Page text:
I’m not an expert on my dad, but I can tell you a few stories that will give you a pretty clear picture of what we have lost and what heaven has gained with his passing.
First of all, we know that dad and mom had the most perfect of marriages, and never had an argument in 64 years, one month, and one week of wedded bliss—or at least, not one that they would admit to. Their marriage was a union of best friends, and they always presented a united front in parenting us five kids. This meant that sometimes they were both wrong.
Dad had some fun dating an identical twin. You’d have to look pretty close at mom and her twin, my Aunt Jean, to tell the difference. Somebody once asked dad, “When you go to pick Joyce up for a date, how do you know you’ve got the right twin?” and dad said, “Who cares? They’re both cute.” Mom hated that story. Probably still does.
Dad was not a believer when he first started dating his cute girlfriend, Joyce. After they had dated awhile, mom told him she could not go out with him any more unless he came to church with her. So he did, and he fell under the spell of the great preacher Donald Grey Barnhouse at Tenth Presbyterian Church in Philadelphia. He heard the gospel, and believed it, and turned his life over to Jesus.
Dad loved to tell the story of how Pop-Pop, mom’s father, gave his permission for dad to marry her. Pop-Pop said he would not give his permission until dad went to Bible college for one year, so mom and dad both enrolled in classes at Philadelphia College of Bible. Dad ended up continuing there not for one year, or two, or three—but for nine years. That nine years laid the foundation for 40 more years of Bible study, and an unshakable faith.
Not only did mom’s influence bring dad to the gospel, but she took good care of him in every other way as well—and even at the very end of his life, as he held her hand in the Intensive Care Unit at Grandview hospital, he wanted to make sure she knew how much he loved her. “I love you, Daddy,” she said to him, and even though his voice was weak and blocked by a tube down his throat, we could all hear him say, “I love you, sweetheart.”
Dad was not a perfect parent, and each of his five children is messed up in his or her own way. But we don’t need him to be perfect to remember him with deep love and admiration, and miss him. He was ahead of his time as a hands-on dad who changed diapers and did housework. He would load all of us into the car on a summer Saturday morning, pack the cooler with sandwiches, fill the thermos with sweet iced tea, and drive us to Ocean City for a day on the beach. Every time he’d bring his garden spade and dig a giant sea turtle in the wet sand, and kids would come from up and down the beach to admire it and climb on it. The day on the beach would be followed by an evening on the boardwalk with bumper cars, skee-ball, Taylor’s pork roll, and salt water taffy.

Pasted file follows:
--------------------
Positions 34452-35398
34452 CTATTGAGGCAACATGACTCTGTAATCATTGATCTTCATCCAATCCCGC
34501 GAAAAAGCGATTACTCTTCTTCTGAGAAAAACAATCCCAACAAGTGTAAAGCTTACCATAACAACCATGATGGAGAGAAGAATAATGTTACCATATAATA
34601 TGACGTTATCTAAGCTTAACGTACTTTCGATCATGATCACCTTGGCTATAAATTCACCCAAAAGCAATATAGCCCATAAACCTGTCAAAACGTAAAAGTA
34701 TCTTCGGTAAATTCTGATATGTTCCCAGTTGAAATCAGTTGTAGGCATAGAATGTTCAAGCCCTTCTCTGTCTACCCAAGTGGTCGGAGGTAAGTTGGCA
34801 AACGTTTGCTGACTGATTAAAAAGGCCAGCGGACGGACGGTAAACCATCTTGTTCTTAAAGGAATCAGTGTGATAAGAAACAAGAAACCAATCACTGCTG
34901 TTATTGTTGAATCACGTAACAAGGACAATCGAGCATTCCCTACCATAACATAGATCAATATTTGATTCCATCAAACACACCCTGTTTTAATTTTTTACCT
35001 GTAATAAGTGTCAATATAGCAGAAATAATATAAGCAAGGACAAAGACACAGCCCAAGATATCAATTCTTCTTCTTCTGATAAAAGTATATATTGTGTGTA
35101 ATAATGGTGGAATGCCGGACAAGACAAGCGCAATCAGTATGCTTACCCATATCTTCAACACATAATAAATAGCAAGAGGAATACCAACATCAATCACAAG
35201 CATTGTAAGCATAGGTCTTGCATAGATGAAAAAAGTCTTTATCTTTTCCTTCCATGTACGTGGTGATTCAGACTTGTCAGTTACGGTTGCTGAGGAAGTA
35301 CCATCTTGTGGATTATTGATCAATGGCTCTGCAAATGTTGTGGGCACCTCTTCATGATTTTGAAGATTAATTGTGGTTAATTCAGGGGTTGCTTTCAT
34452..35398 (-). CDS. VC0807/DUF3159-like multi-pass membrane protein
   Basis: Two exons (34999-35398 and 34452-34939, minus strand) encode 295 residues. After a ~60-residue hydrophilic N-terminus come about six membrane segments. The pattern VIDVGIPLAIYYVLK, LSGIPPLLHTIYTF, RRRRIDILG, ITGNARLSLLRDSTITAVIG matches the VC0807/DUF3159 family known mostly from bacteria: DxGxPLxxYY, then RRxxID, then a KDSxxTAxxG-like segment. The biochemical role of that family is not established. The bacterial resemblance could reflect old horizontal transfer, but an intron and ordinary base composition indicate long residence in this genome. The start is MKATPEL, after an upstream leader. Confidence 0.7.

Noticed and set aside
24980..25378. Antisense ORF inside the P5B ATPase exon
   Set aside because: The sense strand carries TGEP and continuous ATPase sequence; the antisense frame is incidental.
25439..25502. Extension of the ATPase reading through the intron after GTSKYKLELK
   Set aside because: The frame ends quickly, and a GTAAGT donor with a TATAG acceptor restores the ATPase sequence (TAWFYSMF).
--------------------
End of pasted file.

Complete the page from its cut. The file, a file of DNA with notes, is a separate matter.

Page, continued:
I’m grateful for these kinds of growing-up memories of my dad. There are other images of dad emblazoned in my mind as well: Dad pulling weeds out of the yard, muttering about “bodacious dandelions” the whole time. Dad playing ping-pong with us in the basement. And then, in December, setting up what we called The Platform—that’s Platform with a capital P—a flat plywood table, with trains and winter scenery and battery-powered racecars with hand-held controllers. Dad setting up the artificial white Christmas tree year after year until it was actually sort of yellow, controlled by the kind of frugality comes from living through the Great Depression.
If you knew dad for very long, you learned that his faith was his top priority. I often found him, in his bedroom, on his knees, praying. Or he was sitting in his chair, reading his Bible, and perhaps referring to a devotional guide. He made some notes about his preferences for how we would remember him after he was gone, and these notes included a reference to I Corinthians 15. This chapter contains an eloquent summary of the gospel: Christ died for our sins. He was buried, and he was raised on the third day. And then this: “By the grace of God I am what I am,” Paul wrote, “and his grace toward me was not in vain.”
Maybe dad was thinking of this chapter in his last hours. He was resting peacefully; his eyes were closed. Mark said, “I wonder what he’s thinking about.” I leaned over Dad and asked him, “Hey Dad, Markie wants to know what you’re thinking about.”
He opened his eyes and looked in mine and said, “The cross.” Maybe he was thinking of these verses in I Corinthians 15:
For this perishable body must put on the imperishable, and this mortal body must put on immortality. When the perishable puts on the imperishable, and the mortal puts on immortality, then shall come to pass the saying that is written:
“Death is swallowed up in victory.”
“O death, where is your victory?
O death, where is your sting?”
Later that same day I asked him, “Dad, are you looking forward to seeing Jesus?” and he answered without hesitating: “Amen.”